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This is the third consecutive session where the central bank set the midpoint at a level weaker than the psychologically important 7-yuan-per-dollar level.
Analysts were expecting the PBOC to set the midpoint at 7.0331 per dollar, according to Reuters estimates.
Investors have been monitoring the dollar/yuan exchange rate closely following an escalation in trade tensions between Beijing and Washington.
The yuan depreciated past 7 per dollar on Monday last week for the first time since the global financial crisis in 2008, which prompted the U.S. Treasury Department to designate China as a currency manipulator. A weaker currency makes a country's exports cheaper and the Trump administration has consistently complained that a cheaper yuan will give China a trade advantage.
The PBOC allows the local currency to fluctuate against the greenback within a narrow band of 2% from each day's midpoint. This is known as the onshore yuan, whereas the less restrictive exchange rate used outside mainland China is known as the offshore yuan.
China's moves to set the midpoint at levels weaker than 7 last week "stoked fears of a competitive devaluation policy, putting pressure on other Asian currencies," analysts at risk consultancy Eurasia Group wrote in a note. Still, they said, Beijing will prevent any rapid depreciation of the yuan since "substantial devaluation would drive capital outflows and create one-way bets in the market on further depreciation, as seen in 2015 and 2016."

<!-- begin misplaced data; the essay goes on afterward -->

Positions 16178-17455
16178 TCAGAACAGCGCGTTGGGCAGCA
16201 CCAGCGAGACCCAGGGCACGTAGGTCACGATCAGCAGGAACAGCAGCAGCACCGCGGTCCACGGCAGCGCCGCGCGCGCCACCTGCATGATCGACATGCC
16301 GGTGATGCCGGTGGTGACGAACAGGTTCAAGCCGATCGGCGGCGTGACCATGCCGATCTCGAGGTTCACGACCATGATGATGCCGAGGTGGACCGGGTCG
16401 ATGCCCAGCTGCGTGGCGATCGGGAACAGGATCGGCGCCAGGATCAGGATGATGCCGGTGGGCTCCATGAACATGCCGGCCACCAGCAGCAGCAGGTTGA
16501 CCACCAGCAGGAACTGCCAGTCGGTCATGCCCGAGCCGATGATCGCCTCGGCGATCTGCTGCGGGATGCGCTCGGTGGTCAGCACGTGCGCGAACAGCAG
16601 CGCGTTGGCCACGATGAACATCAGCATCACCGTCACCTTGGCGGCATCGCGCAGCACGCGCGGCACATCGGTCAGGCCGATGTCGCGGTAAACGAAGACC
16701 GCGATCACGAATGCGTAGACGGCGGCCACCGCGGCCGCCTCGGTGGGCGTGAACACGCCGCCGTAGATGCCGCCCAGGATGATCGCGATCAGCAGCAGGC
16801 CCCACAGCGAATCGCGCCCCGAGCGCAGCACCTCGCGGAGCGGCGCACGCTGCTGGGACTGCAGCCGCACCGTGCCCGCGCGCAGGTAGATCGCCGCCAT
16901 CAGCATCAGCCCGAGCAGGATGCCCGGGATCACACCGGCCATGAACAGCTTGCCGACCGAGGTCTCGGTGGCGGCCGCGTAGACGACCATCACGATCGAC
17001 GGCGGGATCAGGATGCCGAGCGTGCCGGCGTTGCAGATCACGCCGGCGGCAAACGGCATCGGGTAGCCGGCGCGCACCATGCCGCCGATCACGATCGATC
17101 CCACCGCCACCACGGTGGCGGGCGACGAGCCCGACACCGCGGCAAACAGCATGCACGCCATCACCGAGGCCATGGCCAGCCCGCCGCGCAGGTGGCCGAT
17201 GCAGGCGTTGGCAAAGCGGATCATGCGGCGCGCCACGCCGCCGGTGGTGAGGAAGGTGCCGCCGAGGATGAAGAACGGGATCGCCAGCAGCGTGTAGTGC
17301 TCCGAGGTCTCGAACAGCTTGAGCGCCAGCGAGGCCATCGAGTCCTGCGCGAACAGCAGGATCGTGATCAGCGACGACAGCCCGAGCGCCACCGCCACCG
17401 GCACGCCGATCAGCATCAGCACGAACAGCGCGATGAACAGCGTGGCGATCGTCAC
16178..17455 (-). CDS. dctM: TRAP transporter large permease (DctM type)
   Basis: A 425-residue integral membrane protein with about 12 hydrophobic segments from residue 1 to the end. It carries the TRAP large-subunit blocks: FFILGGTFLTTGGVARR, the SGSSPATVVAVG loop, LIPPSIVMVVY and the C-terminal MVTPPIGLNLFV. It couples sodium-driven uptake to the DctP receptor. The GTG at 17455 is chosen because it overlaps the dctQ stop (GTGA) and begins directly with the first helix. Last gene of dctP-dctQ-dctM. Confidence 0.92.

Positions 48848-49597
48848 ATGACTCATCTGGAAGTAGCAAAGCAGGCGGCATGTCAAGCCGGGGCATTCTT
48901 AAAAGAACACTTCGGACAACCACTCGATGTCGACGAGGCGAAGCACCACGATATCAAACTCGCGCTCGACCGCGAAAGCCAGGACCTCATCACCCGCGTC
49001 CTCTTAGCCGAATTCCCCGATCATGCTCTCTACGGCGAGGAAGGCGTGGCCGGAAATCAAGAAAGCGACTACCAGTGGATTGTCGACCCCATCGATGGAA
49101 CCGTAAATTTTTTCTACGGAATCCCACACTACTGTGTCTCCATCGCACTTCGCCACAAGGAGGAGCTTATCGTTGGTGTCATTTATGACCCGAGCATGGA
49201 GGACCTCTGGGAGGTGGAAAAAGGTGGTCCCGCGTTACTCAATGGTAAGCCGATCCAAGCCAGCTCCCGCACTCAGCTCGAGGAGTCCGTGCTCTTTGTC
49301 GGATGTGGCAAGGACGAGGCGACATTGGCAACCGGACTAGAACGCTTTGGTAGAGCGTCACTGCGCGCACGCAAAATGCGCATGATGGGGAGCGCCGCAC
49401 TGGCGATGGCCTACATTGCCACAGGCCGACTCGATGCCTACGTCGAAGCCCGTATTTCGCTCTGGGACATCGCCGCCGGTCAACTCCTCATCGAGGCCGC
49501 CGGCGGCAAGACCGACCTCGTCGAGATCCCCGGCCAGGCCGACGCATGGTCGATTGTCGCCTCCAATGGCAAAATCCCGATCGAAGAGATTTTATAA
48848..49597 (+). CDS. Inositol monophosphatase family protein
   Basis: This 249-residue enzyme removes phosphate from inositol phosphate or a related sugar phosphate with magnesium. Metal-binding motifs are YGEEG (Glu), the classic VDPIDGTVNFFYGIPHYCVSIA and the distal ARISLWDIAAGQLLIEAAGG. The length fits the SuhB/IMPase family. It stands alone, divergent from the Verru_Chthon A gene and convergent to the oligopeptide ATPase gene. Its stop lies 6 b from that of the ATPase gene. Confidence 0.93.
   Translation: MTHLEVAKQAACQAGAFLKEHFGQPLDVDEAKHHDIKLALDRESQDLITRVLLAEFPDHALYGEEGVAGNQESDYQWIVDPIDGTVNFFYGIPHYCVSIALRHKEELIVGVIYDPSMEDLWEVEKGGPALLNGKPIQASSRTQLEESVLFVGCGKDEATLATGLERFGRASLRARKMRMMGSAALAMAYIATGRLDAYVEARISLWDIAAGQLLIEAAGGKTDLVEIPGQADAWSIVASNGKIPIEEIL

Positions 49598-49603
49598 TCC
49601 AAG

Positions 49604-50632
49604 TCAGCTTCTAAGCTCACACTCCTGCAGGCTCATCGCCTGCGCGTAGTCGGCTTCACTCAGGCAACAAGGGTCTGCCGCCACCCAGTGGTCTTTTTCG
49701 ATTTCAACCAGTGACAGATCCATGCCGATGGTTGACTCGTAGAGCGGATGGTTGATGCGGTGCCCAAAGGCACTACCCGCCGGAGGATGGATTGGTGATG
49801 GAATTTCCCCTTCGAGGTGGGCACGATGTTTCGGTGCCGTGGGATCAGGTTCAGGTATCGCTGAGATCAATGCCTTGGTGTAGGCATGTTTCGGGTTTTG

Instead, China's central bank will use messaging and intervention to keep the pace of depreciation against the dollar gradual, the analysts added. "The bank will also be careful not to allow the (yuan) to depreciate on a sustained basis against a broader basket of currencies."
China's trade-weighted CFETS yuan index, which measures the local currency's exchange rate against a basket of its peers, broke a new low on Friday.
For its part, the PBOC has denied it is devaluing the yuan to counter American tariffs. But, White House trade advisor Peter Navarro said on Friday the U.S. will respond forcefully if China weakens its currency to neutralize the effect of tariffs.
Ratings agency Moody's said in a Friday note that the U.S. labeling of China as a currency manipulator is likely to escalate trade tensions between the world's two largest economies, and credit quality of some sovereign debt could come under pressure as a result.
"While the currency manipulator designation is unlikely to have a material impact on China's foreign exchange policy, we expect that the positions of both countries on the trade dispute will harden," they wrote.
"More broadly, worsening trade and currency tensions between the US and China will curb global growth," they added. "Market expectations of further declines in the renminbi may also lead to devaluation in other currencies, particularly those with strong trading ties with China."
— Reuters and CNBC's John Schoen contributed to this report.